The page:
Phillip King’s “Four Decades with Colour”
Phillip King’s “Four Decades with Colour” continuing through Feb. 12
San Antonio, Texas
Beginning in the early 1960s, Phillip King helped revolutionize British sculpture with his dramatic use of color and non-traditional materials such as fiberglass and plastic in large-scale abstract forms. “Four Decades with Colour” is an intriguing survey of his much-lauded, more than 50-year career that he began as a student of Anthony Caro and assistant to Henry Moore. A longtime professor of sculpture at London’s Royal College of Art, King served as president of the Royal Academy and received the International Sculpture Center’s Lifetime Achievement Award in 2010.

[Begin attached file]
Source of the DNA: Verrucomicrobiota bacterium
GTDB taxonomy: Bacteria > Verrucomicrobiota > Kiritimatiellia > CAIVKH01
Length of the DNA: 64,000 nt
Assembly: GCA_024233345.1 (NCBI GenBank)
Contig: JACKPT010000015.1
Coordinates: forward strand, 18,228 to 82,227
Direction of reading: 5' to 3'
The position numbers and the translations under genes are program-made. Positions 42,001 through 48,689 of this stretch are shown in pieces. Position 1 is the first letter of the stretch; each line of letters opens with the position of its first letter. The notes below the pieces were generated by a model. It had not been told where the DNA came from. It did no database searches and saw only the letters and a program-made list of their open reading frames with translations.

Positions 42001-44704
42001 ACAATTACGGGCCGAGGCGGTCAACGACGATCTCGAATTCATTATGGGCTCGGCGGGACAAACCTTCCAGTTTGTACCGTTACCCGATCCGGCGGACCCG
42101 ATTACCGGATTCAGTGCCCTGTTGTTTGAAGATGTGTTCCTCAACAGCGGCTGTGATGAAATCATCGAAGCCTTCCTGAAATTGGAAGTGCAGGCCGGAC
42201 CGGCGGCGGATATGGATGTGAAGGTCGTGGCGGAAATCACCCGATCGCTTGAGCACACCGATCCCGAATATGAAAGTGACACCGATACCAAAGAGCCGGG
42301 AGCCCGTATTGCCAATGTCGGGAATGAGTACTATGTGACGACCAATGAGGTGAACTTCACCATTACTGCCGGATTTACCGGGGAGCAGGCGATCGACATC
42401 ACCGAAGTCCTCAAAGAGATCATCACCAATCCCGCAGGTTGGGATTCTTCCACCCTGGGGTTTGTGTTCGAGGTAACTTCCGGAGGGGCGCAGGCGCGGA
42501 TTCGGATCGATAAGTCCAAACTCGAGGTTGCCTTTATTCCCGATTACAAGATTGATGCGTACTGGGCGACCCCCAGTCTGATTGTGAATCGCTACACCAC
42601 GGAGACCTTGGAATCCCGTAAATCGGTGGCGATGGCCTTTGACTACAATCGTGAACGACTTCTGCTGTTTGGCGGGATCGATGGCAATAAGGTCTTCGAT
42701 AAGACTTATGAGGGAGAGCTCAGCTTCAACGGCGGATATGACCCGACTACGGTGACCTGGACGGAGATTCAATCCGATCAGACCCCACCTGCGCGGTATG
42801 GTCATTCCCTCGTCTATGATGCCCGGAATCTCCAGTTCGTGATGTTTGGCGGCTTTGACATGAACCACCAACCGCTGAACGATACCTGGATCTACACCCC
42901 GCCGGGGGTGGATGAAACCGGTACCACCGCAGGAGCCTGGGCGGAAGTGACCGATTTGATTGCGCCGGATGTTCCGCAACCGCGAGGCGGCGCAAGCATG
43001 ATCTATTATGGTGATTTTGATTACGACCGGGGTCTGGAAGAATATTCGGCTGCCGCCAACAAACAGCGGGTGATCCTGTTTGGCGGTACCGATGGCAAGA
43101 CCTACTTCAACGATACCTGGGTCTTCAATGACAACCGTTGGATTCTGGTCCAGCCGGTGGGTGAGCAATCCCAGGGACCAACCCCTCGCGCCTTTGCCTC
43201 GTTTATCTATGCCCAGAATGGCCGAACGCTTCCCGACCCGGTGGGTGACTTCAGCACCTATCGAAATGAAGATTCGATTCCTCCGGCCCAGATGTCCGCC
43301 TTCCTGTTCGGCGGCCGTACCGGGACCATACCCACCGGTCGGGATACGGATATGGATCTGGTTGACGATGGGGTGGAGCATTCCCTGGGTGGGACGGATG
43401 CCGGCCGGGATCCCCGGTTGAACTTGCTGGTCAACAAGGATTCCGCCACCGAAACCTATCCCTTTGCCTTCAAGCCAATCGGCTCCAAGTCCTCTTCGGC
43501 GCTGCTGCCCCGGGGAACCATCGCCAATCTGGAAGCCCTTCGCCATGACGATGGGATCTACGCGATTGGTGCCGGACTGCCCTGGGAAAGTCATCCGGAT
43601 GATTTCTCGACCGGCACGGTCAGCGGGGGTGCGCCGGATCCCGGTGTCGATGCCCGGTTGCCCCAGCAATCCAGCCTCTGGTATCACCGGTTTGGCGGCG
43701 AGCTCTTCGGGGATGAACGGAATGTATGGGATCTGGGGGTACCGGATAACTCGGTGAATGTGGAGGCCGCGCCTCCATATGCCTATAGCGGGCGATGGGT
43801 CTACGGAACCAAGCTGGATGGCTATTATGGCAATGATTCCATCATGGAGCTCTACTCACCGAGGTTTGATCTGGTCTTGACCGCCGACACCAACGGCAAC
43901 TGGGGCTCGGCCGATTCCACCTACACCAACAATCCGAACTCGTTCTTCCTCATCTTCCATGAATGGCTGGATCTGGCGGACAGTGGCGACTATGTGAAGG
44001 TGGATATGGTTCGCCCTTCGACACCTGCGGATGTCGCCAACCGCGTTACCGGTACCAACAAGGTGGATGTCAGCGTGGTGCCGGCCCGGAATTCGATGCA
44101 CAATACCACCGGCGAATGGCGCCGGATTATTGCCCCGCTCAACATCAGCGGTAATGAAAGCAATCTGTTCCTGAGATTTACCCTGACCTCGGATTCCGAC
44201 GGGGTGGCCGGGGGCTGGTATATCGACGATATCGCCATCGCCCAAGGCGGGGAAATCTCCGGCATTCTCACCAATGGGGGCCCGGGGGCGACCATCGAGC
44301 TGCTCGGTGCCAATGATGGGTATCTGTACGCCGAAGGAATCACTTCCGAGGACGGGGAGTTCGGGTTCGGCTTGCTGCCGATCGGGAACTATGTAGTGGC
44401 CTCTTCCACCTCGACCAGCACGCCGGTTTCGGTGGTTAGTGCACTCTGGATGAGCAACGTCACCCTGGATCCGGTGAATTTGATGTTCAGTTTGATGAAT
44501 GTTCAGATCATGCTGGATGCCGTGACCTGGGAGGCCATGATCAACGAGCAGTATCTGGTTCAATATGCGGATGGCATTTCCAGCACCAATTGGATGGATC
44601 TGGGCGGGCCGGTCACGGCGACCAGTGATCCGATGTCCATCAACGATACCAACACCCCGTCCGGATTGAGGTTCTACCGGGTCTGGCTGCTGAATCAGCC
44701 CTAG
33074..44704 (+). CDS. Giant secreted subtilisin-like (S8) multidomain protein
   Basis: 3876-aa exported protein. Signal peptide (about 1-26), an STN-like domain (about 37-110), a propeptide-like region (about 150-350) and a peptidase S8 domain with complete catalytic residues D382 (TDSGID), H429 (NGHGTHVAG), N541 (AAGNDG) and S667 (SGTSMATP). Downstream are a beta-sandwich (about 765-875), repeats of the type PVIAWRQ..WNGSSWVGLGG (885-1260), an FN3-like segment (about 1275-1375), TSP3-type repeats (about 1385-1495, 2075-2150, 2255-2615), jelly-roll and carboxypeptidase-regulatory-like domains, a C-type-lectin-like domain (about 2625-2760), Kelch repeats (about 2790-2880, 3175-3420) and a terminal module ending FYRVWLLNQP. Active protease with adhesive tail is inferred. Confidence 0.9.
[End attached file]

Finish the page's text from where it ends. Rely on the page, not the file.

This survey ranges from early, geometric tabletop forms in brightly-colored fiberglass to more recent experiments with painted PVC foam, though he’s also worked with clay, wood, bronze, steel and aluminum. But despite his use of brilliant color and highly layered geometric forms that can tend toward the whimsical, King avoids becoming too cartoonish while maintaining conceptual rigor glossed with a fine sheen of intellectual humor.
A giant-size blue fiberglass cone topped with enormous batwings suggestive of a Mongol warrior’s helmet, “Genghis” is a seminal work that was featured at King’s 1968 Venice Biennale exhibit and is still often reproduced in contemporary sculpture textbooks. However, “Genghis” was recently part of an exhibit in China and during shipment to South Texas had some paint scraped off, though it remains a regal showstopper that dominates this exhibit.
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